Editions

1 - 2 - 3 - 4 - 5 - 6 - 7 - 8 - 9 - 10 - 11 - 12 - 13 - 14 - 15 - 16 - 17 - 18 - 19 - 20

21 - 22 - 23 - 24 - 25 - 26 - 27 - 28 - 29
Gynecology

The Impact of a Topical Sexual Enhancement Cream on the Female Sexual Response and Its Relationship to Clitoral Blood Flow
Michael Pelekanos, MD, Vice Chair, Obstetrics and Gynecology Department, Female Pelvic Medicine and Reconstructive Surgery, West Penn Allegheny Health System, Pittsburgh, Pennsylvania, Guy M Stofman, MD, Chief Plastic Surgery, University of Pittsburgh Medical Center, Mercy Division, Clinical Professor of Plastic Surgery, University of Pittsburgh School of Medicine, Pittsburgh, Pennsylvania, Neil Niren, MD, Clinical Instructor, Dermatology, University of Pittsburgh School of Medicine, Private Practice, Dermatology, Pittsburgh, Pennsylvania

796

ORDER

 

Abstract


OBJECTIVE: The aim of this investigation was to determine, through two Investigational Review Board (IRB)-approved studies, if a new topical vasodilating cream (NTVC; Life Science Enhancement Corporation, Pittsburgh PA) could improve female sexual response. Study I subjectively evaluated sexual female response as accessed by a modification of the Female Intervention Efficacy Index (FIEI). FIEI was developed at the University of California as an immediate outcome measure of medical intervention to treat female sexual dysfunction.1 In Study II, 10 randomly selected positive responders from Study I were subsequently analyzed objectively with clitoral plethysmography in order to determine the effect of the NTVC and placebo on blood flow.2
RESULTS: In the subjective Study I (81 patients ranging in age from 18 to 63), a positive response trend for the NTVC was demonstrated compared to the placebo. In the objective Study II, 10 randomly selected patients who responded positive in Study I were objectively evaluated for response of increased blood flow in the clitoris after application of both the NTVC and placebo. The clitoral blood flow was shown to have increased with statistical significance for the NTVC in all 10 patients compared to the placebo, with the NTVC exhibiting an average 69% increase in clitoral blood flow.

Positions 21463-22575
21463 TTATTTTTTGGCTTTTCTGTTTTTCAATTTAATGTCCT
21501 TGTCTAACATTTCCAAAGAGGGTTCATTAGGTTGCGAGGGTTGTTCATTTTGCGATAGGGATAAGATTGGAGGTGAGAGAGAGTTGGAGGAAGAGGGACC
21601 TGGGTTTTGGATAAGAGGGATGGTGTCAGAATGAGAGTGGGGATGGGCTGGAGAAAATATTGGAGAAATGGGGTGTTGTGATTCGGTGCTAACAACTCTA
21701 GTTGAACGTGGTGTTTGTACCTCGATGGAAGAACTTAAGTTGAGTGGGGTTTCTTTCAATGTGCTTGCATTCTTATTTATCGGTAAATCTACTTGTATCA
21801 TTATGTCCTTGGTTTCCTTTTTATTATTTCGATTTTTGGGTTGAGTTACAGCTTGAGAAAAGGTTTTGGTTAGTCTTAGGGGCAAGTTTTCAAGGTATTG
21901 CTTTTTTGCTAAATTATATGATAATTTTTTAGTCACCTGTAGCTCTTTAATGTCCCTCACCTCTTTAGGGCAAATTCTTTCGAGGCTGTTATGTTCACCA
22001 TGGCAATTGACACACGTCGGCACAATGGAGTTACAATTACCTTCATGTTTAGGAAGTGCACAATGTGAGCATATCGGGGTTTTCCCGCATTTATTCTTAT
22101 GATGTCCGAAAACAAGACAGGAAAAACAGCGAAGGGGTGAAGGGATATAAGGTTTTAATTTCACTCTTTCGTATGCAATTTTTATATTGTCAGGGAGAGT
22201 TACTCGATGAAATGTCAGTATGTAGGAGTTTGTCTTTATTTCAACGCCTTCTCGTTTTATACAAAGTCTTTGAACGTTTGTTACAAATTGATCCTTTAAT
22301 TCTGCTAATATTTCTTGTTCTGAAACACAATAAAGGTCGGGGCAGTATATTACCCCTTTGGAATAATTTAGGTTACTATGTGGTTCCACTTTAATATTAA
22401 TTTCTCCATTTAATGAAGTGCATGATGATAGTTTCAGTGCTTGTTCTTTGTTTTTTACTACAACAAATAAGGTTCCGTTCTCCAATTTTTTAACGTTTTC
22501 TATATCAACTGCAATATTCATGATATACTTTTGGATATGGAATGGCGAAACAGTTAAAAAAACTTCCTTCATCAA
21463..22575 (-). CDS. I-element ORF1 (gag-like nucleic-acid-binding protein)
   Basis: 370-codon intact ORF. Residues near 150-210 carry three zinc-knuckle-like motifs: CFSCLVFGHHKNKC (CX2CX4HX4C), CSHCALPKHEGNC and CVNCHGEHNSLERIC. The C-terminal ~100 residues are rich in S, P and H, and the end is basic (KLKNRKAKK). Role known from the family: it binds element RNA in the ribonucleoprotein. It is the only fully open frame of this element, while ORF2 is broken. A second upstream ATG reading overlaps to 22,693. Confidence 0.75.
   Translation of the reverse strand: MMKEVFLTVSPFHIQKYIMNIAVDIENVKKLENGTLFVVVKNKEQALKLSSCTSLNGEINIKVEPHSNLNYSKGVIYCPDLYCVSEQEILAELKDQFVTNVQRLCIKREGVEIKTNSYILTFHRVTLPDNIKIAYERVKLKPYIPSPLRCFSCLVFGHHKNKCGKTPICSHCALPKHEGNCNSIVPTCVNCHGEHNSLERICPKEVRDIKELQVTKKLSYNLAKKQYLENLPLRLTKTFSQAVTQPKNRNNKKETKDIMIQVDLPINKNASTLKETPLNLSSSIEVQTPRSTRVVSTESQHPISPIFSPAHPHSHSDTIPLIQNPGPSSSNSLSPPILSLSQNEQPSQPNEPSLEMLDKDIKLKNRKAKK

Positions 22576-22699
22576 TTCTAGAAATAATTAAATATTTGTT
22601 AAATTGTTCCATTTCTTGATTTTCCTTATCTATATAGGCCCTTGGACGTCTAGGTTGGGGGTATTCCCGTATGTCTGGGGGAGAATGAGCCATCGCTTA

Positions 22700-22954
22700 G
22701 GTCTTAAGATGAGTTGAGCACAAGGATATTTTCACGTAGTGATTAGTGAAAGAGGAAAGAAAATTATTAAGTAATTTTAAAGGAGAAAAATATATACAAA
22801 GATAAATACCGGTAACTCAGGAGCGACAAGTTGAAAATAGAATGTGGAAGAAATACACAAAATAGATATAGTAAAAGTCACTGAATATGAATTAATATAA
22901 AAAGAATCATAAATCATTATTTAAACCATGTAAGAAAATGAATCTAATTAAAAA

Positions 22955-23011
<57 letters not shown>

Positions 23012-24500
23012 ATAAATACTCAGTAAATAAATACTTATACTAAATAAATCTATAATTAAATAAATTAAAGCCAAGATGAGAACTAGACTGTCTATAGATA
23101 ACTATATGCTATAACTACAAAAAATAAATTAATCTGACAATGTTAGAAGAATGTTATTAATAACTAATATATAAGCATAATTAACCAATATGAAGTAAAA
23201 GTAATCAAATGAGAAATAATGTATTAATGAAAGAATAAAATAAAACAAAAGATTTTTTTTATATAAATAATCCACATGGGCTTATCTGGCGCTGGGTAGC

CONCLUSIONS: The female sexual response is complex. In the subjective Study I, the NTVC demonstrated positive trends for enhanced lubrication, genital sensation, intercourse, and overall sexual experience. In the objective Study II, 10 of the positive subjective responders from Study I were randomly selected to evaluate their response to the NTVC compared to the placebo. This was done via Doppler plethysmography (DP). All 10 patients demonstrated a statistically significant response rate for increase in clitoral blood flow using the NTVC compared to the placebo, with an average blood flow increase of 69%. This portion of the investigation demonstrates a significant positive end organ response to the NTVC. The positive subjective trends combined with the significant and substantial increase in clitoral blood flow may result in enhanced female sexual satisfaction.

 

Order Digital ePrint:

PDF Format - $77.00

 

1 Year Subscription

including this article:

Online PDF - $399.00

 

 

The McCarus-Volker ForniSee®: A Novel Trans-illuminating Colpotomy Device and Uterine Manipulator for Use in Conventional and Robotic-Assisted Laparoscopic Hysterectomy
Melissa M. Gutierrez, MD, Assistant FMIGS Program Director, Minimally Invasive Gynecologic Surgery, Las Vegas Minimally Invasive Surgery/Women’s Pelvic Health Center, Las Vegas, Nevada, Jasmine D. Pedroso, MD, Assistant FMIGS Program Director, Minimally Invasive Gynecologic Surgery, Las Vegas Minimally Invasive Surgery/Women’s Pelvic Health Center, Las Vegas, Nevada, K. Warren Volker MD, PhD, FMIGS Program Director, Minimally Invasive Gynecologic Surgery   , Las Vegas Minimally Invasive Surgery/Women’s Pelvic Health Center, Las Vegas, Nevada, David L. Howard, MD, PhD, Research Director, Minimally Invasive Gynecologic Surgery, Las Vegas Minimally Invasive Surgery and Women’s Pelvic Health Center, Las Vegas, Nevada, Steven D. McCarus, MD, Director of Gynecologic Surgery, McCarus Surgical Specialists for Women, Florida Hospital, Celebration, Florida

802

ORDER

 

Abstract


Purpose: The purpose of this paper is to introduce a novel trans-illuminating culdotomy and uterine manipulator device.
Materials and Methods: The study was a prospective, non-randomized, non-blinded observational clinical study involving 50 female patients undergoing total laparoscopic hysterectomy (TLH) or laparoscopic supracervical hysterectomy (LSH) for benign indications. The surgeries were performed from March through May 2012 at two institutions. The primary study objectives were to demonstrate the safety and adequate clinical performance of the uterine manipulator device and to illustrate its potential widespread future use in minimally invasive gynecologic procedures.